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Embraer has secured an order for fifteen E195-E2s from a yet undisclosed customer, the airframer said on January 16 in a short media statement. The order must have been signed in December, as it will be included in the Q4 backlog of 2022. Embraer lands order for 15 E195-E2s from undisclosed customer.

The identity of the customer is speculation, but President and CEO Francisco Gomes Neto said in the Q3 earnings call in November that Embraer had a number of sales campaigns running. President and CEO of Commercial Aviation, Arjan Meijer, added in the same call that this included campaigns in China, where the E190-E2 and E195-E2 received the type certificate in November.

In late November, Embraer announced an order from an undisclosed customer for five E195-E2s, which was confirmed to be Binter Canarias a few days later. In October, Oman’s SalamAir placed a firm order for six of the largest E2s plus six options. On the same day, Royal Jordanian signed an MoU for ten aircraft, including the E190-E2 and E195-E2. During the Farnborough Airshow, Canada’s Porter Airlines placed a follow-on order for twenty E195-E2s, bringing its backlog to fifty on firm order plus fifty options. Excluding the Royal Jordanian MoU, the E195-E2 has won 46 firm orders in 2022. Embraer is expected to disclose its 2022 results in mid-February.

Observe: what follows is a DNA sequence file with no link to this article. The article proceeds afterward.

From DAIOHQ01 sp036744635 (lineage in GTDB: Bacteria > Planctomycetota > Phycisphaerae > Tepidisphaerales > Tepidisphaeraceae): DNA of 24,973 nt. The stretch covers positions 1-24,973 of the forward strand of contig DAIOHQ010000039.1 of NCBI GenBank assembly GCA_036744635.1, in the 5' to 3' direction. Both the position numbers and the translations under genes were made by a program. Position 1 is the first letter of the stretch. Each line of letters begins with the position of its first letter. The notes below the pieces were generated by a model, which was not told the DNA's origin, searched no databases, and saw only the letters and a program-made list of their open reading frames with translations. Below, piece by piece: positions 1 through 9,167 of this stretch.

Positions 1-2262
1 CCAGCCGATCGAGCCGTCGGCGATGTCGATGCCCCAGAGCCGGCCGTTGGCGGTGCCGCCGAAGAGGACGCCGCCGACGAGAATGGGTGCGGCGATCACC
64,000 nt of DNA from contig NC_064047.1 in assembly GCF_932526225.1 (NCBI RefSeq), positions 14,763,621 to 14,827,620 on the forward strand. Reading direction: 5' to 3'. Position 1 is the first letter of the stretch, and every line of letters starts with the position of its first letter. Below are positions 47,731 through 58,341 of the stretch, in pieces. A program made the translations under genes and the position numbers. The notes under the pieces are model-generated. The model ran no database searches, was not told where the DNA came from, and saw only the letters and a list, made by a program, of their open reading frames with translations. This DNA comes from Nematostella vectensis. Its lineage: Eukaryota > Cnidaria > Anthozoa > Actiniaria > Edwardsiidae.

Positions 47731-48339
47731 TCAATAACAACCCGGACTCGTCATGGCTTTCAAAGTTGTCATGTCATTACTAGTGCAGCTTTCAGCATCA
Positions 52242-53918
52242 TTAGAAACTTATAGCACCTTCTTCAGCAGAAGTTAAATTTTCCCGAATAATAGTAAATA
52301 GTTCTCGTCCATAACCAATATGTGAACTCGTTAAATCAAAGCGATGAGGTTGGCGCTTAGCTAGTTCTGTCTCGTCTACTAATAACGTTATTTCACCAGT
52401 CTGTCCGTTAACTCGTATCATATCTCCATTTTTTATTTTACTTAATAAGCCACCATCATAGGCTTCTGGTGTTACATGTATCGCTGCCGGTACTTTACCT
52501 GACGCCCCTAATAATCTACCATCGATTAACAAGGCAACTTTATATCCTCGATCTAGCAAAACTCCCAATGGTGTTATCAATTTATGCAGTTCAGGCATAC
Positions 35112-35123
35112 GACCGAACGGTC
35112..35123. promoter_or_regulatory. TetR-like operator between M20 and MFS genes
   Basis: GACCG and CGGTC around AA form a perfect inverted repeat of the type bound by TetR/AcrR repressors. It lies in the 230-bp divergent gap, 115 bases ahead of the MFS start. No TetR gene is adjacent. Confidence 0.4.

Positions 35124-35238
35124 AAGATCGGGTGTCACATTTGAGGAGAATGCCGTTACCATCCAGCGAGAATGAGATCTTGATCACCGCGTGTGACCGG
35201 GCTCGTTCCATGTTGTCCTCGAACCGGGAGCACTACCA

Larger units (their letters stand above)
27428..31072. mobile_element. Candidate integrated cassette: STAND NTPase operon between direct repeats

In another Embraer-related announcement, lessor Truenoord said today that it has acquired eight E190s and two E175s from Nordic Aviation Capital (NAC). Integration within the fleet will be completed this first quarter. The acquisition grows Truenoord’s fleet to seventy aircraft and is in line with its strategy to grow in the market of 50 to 150-seater aircraft. It also adds new lessees in North America, Canada, South America, and Europe, notably in France and Portugal. NAC has been reducing its portfolio since filing for bankruptcy protection in 2021.

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Active as a journalist since 1987, with a background in newspapers, magazines, and a regional news station, Richard has been covering commercial aviation on a freelance basis since late 2016.
In 2022, he has gone full-time freelance. Richard has been contributing to AirInsight since December 2018. He is also writing for Airliner World and Aviation News and until July 1 2023 in a part-time role with Dutch website and magazine Luchtvaartnieuws. Twitter: @rschuur_aero.

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